By Kerry Lynch
March 17, 2011
The ongoing series of short-term authorization extensions and an uncertain budget have prompted FAA to halt most new certification activity, says FAA Flight Standards Director John Allen.
Speaking during the 2011 Air Charter Safety Symposium Tuesday in Washington, Allen confirmed industry reports that FAA is accepting new certification applications, but for the most part, is working only on existing certification projects. FAA also has stopped most travel and placed a freeze on most hiring, Allen says.
“We’re waiting to find out what kind of budget we’ll have before we turn that spigot back on,” he says. Allen adds that the agency has long been under pressure to operate more like a business, but asks, “How can you operate like a business when you only have three-month budget years and a lot of friends on Capitol Hill telling you what you can and cannot do?”
Lawmakers are expected to pass another short-term continuing resolution while they continue to hash out this year’s budget. The U.S. House of Representatives on March 15 agreed to a three-week extension (Aviation Daily, March 16). And, while progress is being made on comprehensive, long-term FAA reauthorization, another short-term extension is looming since the existing authorization extension expires at the end of the month.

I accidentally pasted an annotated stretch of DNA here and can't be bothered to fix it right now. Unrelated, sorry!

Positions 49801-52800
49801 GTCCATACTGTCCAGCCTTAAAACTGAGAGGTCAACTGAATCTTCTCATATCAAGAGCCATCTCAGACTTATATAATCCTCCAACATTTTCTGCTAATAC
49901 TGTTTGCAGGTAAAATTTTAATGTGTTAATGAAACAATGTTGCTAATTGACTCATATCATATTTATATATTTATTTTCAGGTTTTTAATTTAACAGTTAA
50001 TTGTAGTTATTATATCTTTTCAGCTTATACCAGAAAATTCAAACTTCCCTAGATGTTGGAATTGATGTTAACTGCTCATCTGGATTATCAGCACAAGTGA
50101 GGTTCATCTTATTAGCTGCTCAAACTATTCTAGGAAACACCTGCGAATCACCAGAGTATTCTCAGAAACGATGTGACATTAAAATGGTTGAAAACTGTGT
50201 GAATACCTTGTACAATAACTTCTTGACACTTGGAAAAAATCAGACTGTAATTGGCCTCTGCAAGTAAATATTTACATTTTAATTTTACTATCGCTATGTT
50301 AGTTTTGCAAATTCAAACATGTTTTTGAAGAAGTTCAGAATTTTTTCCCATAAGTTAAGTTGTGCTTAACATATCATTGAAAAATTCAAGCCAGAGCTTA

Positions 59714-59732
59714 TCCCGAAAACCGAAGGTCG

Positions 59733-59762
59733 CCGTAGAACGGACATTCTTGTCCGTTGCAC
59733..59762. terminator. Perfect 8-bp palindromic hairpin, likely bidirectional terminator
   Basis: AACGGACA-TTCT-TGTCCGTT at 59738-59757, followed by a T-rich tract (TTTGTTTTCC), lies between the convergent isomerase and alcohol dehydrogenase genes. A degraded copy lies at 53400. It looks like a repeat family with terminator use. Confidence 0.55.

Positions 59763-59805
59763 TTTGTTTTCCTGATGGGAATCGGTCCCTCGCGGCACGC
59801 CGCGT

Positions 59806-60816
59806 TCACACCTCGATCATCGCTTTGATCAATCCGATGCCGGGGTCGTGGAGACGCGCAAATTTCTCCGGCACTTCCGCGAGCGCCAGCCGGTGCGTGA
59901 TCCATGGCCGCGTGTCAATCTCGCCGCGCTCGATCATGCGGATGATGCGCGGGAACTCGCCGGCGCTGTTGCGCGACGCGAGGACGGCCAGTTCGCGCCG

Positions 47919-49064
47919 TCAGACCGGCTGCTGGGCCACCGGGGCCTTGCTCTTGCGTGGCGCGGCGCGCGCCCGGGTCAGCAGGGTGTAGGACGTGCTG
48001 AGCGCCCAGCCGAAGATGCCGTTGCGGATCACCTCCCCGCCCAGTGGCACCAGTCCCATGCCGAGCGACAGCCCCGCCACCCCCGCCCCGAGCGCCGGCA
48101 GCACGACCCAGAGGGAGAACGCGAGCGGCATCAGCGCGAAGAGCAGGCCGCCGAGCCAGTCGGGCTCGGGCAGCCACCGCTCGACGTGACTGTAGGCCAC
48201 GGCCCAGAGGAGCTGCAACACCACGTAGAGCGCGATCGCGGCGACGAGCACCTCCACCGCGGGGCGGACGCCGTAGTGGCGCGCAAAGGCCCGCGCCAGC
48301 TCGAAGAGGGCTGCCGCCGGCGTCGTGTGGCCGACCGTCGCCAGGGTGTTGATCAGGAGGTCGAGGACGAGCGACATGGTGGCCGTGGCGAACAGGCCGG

Even if a budget is passed in April, Allen notes that FAA is bracing for cuts. The House has discussed holding FAA’s budget to 2006 levels, while the Senate has looked at 2008 levels. “2008 was a tough year,” he says, adding, “We’re just being very, very careful.”
The agency is laying the groundwork to do more with limited resources once the budget is in place, he says. This includes expanding use of designees. FAA has assembled a group to “define the processes we need to employ to use [designees] in a more robust fashion,” Allen adds.
Limited resources and congressional mandates also have forced the agency to redirect its rulemaking activities, Allen says. He calls the Feb. 12, 2009, crash of Colgan Air Flight 3407 a “watershed” accident. That crash led to last summer’s passage of a series of pilot safety mandates, which in turn has resulted in eight rulemakings, 11 studies and one database … “so far,” he says.
The pilot safety law has “totally hijacked what we were doing on our rulemaking agenda,” Allen says. FAA had hoped to make more progress on the 125/135 Aviation Rulemaking Committee recommendations, but those initiatives have been slowed, he says. However, he adds that the Part 135 community eventually will be the benefactors of some rulemaking efforts stemming from the pilot safety mandates. Rulemakings on the whole are becoming more difficult to finalize, he says. Cost/benefit analyses traditionally focused on improvement in accident rates. “How do you show [a rule] will improve safety when there are no accidents?” he asks, adding the agency instead is shifting toward analysis of incident reductions.
Source: AVIATION WEEK